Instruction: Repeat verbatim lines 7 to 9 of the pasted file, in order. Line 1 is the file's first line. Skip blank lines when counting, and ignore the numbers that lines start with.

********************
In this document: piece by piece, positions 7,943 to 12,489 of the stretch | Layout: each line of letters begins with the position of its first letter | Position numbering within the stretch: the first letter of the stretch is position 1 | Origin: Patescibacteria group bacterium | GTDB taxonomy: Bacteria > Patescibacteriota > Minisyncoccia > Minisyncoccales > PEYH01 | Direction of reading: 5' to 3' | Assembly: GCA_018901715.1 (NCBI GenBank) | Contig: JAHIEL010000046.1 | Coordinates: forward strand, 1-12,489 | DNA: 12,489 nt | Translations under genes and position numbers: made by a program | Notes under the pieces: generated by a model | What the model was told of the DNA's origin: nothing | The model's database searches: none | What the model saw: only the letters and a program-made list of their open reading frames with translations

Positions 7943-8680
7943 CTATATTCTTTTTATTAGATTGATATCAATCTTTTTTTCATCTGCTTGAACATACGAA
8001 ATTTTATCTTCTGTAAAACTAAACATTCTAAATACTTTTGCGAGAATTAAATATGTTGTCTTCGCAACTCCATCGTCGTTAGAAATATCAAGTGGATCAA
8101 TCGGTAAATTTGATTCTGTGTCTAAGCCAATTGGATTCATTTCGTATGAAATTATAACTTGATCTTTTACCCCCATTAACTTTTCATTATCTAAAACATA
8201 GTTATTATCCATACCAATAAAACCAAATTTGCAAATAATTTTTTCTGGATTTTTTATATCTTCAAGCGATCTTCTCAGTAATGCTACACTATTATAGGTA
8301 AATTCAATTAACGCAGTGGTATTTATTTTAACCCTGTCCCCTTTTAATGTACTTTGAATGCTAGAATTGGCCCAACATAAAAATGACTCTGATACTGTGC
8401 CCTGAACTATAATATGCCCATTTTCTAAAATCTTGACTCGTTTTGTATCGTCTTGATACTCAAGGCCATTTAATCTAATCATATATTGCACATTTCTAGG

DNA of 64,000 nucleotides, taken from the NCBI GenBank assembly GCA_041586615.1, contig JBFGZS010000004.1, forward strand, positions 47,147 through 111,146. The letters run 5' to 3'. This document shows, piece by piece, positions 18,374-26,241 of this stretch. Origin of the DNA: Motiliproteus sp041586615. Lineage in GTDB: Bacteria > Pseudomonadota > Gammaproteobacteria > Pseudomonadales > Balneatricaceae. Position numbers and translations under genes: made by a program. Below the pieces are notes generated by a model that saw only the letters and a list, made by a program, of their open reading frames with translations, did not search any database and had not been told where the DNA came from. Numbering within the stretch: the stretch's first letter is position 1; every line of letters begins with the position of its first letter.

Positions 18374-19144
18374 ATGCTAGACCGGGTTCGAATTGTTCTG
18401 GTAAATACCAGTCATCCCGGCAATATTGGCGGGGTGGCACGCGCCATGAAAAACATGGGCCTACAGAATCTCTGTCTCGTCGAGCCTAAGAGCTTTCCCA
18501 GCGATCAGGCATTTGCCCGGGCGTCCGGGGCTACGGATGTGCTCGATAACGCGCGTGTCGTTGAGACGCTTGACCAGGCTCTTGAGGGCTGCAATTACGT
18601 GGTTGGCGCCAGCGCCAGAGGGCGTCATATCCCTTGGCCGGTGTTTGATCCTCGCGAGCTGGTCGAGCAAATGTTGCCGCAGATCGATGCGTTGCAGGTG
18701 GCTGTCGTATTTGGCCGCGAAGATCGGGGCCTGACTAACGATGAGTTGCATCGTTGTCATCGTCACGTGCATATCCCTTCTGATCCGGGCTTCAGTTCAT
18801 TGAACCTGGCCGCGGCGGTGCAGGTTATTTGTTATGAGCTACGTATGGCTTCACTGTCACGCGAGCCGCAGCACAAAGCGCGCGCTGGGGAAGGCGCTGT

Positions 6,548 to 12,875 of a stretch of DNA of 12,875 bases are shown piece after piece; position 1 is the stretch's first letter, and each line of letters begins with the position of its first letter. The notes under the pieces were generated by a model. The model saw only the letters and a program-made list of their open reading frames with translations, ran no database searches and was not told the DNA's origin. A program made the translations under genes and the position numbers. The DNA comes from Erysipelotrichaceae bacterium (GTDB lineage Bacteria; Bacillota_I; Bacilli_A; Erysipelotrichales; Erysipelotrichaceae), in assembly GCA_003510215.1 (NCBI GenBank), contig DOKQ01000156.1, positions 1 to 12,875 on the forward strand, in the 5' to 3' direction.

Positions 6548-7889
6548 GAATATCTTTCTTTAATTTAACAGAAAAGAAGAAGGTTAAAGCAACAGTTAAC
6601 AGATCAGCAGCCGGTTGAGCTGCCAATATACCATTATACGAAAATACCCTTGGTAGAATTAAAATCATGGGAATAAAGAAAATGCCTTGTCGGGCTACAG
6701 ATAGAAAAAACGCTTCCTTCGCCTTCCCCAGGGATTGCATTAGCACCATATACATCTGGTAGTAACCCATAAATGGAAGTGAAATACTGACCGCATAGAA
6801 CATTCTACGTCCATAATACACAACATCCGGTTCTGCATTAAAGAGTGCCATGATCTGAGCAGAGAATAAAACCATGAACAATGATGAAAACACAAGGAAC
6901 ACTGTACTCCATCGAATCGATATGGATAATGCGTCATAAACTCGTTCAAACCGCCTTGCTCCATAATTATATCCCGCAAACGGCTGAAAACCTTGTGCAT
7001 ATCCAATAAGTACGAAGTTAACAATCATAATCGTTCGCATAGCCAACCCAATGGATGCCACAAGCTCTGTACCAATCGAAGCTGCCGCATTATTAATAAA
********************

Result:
8301 AATTCAATTAACGCAGTGGTATTTATTTTAACCCTGTCCCCTTTTAATGTACTTTGAATGCTAGAATTGGCCCAACATAAAAATGACTCTGATACTGTGC
8401 CCTGAACTATAATATGCCCATTTTCTAAAATCTTGACTCGTTTTGTATCGTCTTGATACTCAAGGCCATTTAATCTAATCATATATTGCACATTTCTAGG

DNA of 64,000 nucleotides, taken from the NCBI GenBank assembly GCA_041586615.1, contig JBFGZS010000004.1, forward strand, positions 47,147 through 111,146. The letters run 5' to 3'. This document shows, piece by piece, positions 18,374-26,241 of this stretch. Origin of the DNA: Motiliproteus sp041586615. Lineage in GTDB: Bacteria > Pseudomonadota > Gammaproteobacteria > Pseudomonadales > Balneatricaceae. Position numbers and translations under genes: made by a program. Below the pieces are notes generated by a model that saw only the letters and a list, made by a program, of their open reading frames with translations, did not search any database and had not been told where the DNA came from. Numbering within the stretch: the stretch's first letter is position 1; every line of letters begins with the position of its first letter.